How do international students pay for college?

The cost of higher education in the United States public and private institutions is expensive compared to other countries. The US, Canadian, Australian, and New Zealand public universities charge twice the amount in what they charge in-state or national students.  In 2023 average tuition for international students ranges from $28,000 for state schools to $38,000 for private schools. It costs $15,000 to $20,000 for other expenses, such as housing, food, books, and additional day-to-day costs. The annual Institute of International Education (IIE) report on international students attending US higher education institutions presents how these students pay for their education.

What Majors Are Most Popular?

The GAISA study and other surveys show that the academic quality of the institution and the majors offered are crucial decision points. The vast majority of international students in undergraduate and graduate programs have a specific major or discipline in mind. They traditionally focus on their future job opportunities once they complete their education, whether they return home or stay in the United States.

STEMS majors are continuing to grow rapidly, according to SEVIS. In their February 2023 report, over 25% of the international students are in STEMS majors.

Ten ways your institution can increase its international enrollment.

There are several standard recruitment and marketing strategies most if not all, universities use. Examples are advertising on social media—particular websites, college fairs, etc. The ten points below are other items you should consider.

  • Have members of your senior administration visited countries your institution is targeting? Have they met private and public high schools and toured universities in those countries to develop potential partnerships and joint support? Have you visited with your alums in the region, spoken at a conference in a targeted country, or visited federal or regional officials? If this hasn’t occurred recently, the institution leadership has no vested interest in expanding opportunities in these nations. It’s one thing for a faculty member or an admission officer to say we should put more resources into our international recruiting efforts. Still, it’s a tough sell if the top leadership has not visited the area.
  • Understand who you are and how you communicate it to the student. Too many schools try with international students to compete with elite schools or rank one institution.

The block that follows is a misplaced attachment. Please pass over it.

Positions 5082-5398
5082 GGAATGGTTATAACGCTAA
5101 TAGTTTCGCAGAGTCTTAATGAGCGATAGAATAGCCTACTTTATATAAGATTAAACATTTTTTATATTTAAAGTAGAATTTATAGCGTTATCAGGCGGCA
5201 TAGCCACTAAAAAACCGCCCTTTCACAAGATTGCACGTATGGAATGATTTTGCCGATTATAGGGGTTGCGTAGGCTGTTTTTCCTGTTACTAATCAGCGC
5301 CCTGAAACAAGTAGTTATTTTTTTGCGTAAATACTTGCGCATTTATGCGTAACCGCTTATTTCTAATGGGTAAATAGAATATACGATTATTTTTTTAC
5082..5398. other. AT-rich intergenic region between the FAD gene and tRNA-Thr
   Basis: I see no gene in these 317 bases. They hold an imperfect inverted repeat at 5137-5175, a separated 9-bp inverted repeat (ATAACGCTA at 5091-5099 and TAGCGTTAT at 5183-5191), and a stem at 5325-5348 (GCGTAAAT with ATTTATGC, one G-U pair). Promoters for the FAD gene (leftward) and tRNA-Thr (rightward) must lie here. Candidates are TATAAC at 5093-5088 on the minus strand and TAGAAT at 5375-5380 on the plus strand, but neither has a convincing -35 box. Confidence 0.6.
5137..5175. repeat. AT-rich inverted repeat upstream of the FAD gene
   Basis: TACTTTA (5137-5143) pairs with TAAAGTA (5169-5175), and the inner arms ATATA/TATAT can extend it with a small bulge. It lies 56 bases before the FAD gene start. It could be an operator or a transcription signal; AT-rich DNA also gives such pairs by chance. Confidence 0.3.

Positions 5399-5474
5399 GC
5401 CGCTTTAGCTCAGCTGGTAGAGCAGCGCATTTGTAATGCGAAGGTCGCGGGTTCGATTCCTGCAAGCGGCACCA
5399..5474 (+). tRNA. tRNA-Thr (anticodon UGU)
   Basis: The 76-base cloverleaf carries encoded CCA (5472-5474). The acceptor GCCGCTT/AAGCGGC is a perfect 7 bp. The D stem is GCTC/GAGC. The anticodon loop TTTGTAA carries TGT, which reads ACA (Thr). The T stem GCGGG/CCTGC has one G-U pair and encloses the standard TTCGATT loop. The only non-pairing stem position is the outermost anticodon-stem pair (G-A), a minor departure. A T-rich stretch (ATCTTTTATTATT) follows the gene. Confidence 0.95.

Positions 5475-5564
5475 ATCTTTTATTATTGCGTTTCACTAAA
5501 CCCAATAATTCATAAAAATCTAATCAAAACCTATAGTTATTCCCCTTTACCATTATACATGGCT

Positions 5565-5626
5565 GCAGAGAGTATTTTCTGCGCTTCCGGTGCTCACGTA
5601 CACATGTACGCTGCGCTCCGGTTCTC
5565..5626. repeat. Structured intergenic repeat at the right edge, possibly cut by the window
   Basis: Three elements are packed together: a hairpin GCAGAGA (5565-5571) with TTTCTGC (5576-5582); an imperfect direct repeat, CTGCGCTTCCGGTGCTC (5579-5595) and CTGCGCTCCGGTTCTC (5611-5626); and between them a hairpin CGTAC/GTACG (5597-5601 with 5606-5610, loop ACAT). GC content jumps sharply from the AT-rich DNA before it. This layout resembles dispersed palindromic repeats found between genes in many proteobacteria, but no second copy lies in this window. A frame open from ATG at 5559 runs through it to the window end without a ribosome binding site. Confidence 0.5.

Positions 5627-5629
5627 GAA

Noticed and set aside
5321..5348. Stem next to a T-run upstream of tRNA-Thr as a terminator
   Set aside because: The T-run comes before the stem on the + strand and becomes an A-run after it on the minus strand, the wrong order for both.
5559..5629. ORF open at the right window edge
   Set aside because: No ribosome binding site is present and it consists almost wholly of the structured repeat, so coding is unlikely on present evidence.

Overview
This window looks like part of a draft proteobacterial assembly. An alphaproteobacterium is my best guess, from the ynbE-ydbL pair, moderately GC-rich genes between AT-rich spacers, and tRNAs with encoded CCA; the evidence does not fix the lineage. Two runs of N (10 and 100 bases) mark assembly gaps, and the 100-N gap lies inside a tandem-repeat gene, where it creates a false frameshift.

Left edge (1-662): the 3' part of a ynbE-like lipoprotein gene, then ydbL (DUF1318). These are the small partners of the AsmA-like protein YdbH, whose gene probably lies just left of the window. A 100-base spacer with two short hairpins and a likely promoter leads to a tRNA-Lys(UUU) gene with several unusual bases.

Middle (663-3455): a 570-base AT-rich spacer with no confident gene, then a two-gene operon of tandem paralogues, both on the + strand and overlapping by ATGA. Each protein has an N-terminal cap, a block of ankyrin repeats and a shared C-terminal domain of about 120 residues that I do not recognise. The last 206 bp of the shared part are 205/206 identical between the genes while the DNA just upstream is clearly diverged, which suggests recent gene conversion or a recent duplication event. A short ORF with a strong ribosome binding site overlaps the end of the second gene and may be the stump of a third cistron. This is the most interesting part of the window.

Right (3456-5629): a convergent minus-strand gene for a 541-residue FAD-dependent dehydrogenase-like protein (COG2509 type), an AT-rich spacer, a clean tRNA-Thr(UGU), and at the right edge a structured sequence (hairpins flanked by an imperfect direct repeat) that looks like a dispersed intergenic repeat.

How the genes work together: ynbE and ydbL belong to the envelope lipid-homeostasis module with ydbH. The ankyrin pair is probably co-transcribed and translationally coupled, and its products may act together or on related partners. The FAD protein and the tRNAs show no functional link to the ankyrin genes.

• Present Your Specific Strengths. Everybody claims to have excellent faculty, a wonderful campus, and a charming community. Present specifics that exemplify your strengths. For example, My University has, 75% of its graduates who obtained advanced degrees. Do not state generalities when you present your school to the international community.
  • Do you have a highly recognized degree or a niche program that can be targeted toward a small group of international students?
  • If you have excellent graduation and employment rates for your international students, make sure it’s known.
  • What is the percentage of your students who go to graduate school?
  • The international community has growing concerns about safety and the wide availability of weapons in America. While you as an institution can do only so much, you can present the facts of the city and your campus on the safety issue. Most people believe the campus will be safe but are much less confident if the surrounding area is. International students and their families need to be confident that their children will live in a safe environment. They want to live and experience the region, not be fearful, and stay on campus.
  • Who are your alums, both in the US and internationally? What are they doing after graduation? Can they serve as Ambassadors?
  • Do you offer competitive financial aid/scholarship support for international students?
  • Do you have support from your hometown location? Has the mayor/city manager, the Chamber of Commerce, actively supported your efforts by going on an international trip?